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Top 5 Must-Do Tasks for Better Car Maintenance

  • Top 5 Must-Do Tasks for Better Car Maintenance
    April 4, 2011

     

     

    Acquiring a vehicle is a fairly easy task…the tougher part comes later, maintaining adequate maintenance. It is quite interesting what is under the hood. Does the engine oil need to be changed? Maybe your transmission needs some maintenance or service? Something seems wrong with your brakes? Is your car making unusual noises? Vehicle maintenance is something most of us ignore, until our vehicle stops functioning, that is. And then we wonder what went wrong, where.

    Vehicle maintenance is one of the most serious aspects of ownership.

    It determines the longevity, performance and reliability of the vehicle you drive. Looking after your vehicle involves more than just taking care of its external coat of paint and keeping it clean and shiny.

    Vehicle maintenance means keeping all the systems and features functioning as closely as possible to the manufacturer’s original design intentions. It means taking care of all the parts, even those that are inside the bonnet. These are the parts that directly concern the performance of your vehicle.

    Routine maintenance should be an ongoing process that begins when the vehicle is new,

    because any machine that receives use will also accumulate wear. Proactively tending to your vehicle’s maintenance needs is likely to help your vehicle start, run, and stop as the manufacturer intended, so you get the maximum amount of performance, reliability, and service life. Besides taking it to the service station at regular periods, it is a good idea to go through the owner’s manual that will give a fair idea about its routine maintenance. You can inspect your car every time you enter it, or on a daily or weekly basis or at intervals specified in the manual.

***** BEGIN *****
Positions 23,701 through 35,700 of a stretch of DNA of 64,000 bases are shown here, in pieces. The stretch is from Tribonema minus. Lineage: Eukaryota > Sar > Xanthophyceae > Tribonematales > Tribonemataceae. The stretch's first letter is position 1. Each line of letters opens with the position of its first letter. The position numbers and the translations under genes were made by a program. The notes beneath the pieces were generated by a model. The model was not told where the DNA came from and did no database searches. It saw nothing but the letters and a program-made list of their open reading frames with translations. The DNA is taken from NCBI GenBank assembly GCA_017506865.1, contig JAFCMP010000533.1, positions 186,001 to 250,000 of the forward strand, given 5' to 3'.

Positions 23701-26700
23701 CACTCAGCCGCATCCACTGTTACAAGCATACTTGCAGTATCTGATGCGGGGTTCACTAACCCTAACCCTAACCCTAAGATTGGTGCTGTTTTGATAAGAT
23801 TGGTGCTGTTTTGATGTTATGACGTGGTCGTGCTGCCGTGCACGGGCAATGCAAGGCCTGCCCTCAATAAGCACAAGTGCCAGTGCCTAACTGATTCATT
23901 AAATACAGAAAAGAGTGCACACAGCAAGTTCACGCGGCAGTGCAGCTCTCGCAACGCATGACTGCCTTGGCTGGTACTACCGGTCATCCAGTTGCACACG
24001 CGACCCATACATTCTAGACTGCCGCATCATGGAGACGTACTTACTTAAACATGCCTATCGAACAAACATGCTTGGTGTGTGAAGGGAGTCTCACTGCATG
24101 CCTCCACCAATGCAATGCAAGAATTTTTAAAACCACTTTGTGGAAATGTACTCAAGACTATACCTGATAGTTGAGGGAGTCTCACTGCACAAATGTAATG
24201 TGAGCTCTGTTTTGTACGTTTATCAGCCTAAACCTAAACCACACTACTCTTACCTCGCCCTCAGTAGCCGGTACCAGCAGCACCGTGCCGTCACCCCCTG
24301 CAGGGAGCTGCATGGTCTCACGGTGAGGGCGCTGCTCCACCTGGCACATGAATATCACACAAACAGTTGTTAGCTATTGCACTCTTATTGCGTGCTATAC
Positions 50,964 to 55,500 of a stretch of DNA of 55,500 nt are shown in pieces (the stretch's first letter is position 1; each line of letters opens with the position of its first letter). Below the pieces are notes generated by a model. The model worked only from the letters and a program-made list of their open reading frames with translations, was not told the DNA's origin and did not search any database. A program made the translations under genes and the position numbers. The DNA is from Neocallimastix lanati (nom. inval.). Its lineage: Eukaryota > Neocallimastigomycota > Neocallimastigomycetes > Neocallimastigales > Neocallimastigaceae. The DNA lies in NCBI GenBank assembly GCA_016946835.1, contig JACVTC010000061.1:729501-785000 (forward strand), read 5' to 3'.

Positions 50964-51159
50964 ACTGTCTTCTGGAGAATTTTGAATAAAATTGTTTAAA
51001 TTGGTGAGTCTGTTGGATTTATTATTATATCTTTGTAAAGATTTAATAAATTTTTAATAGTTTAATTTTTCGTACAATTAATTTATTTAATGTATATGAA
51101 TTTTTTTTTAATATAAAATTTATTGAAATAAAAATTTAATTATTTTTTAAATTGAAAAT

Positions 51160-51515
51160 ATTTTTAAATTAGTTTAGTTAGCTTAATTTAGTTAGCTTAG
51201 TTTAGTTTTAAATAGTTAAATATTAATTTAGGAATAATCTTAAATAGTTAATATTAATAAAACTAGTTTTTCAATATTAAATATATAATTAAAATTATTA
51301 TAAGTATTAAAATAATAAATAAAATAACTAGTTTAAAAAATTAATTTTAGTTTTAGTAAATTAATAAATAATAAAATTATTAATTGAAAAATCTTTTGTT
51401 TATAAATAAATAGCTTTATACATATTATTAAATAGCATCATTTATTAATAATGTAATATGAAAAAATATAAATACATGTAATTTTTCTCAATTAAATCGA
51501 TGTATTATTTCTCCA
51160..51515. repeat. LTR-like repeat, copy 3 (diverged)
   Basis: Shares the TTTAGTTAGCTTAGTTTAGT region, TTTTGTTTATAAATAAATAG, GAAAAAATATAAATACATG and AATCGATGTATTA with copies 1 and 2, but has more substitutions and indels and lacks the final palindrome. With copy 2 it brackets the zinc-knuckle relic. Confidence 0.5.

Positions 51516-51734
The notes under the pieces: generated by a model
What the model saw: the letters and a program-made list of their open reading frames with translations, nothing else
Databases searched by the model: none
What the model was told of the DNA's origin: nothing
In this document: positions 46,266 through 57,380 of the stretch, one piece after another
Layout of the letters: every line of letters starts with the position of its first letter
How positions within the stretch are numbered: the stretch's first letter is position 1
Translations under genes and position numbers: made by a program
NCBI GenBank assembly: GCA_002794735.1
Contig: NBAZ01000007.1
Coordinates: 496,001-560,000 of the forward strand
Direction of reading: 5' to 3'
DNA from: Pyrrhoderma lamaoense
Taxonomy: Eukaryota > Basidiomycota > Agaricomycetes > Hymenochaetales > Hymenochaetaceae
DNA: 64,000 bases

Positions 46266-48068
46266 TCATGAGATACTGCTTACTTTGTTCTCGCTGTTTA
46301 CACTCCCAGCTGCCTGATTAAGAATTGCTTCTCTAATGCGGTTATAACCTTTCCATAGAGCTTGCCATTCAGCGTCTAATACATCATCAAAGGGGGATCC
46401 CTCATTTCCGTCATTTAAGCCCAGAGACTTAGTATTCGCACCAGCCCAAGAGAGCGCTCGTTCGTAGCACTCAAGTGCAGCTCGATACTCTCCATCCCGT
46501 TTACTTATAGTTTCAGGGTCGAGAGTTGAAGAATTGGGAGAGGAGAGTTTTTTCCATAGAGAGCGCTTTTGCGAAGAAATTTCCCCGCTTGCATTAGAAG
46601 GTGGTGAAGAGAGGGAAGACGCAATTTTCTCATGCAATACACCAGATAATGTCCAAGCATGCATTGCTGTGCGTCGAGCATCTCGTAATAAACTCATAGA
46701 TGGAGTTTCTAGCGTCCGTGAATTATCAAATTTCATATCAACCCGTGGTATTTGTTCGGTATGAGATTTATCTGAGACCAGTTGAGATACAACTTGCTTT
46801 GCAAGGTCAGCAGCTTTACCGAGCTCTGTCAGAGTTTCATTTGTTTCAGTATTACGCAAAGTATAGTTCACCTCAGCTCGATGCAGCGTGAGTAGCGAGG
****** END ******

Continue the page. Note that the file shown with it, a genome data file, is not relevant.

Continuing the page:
See top 5 must-do tasks for car maintenance that every driver should keep up with:

      1. Check Fluids & Filters: Do it regularly – monthly for a vehicle in good condition; more often if you notice an oil leak or find you need to add oil routinely. The car should be parked on level ground so you can get an accurate dipstick reading. Also check the power-steering-pump dipstick and the level in the brake-fluid reservoir. Replacing dirty oil and filter will help protect the internal parts of the engine from premature wear. Many vehicles require that you replace the fluid and filter every 36,000 miles – sooner if the normally pink fluid takes on a brownish tint. A dirty air filter prevents the engine from breathing properly, which can decrease fuel mileage and performance and make the engine work harder than it needs to. Check your owner’s manual for information.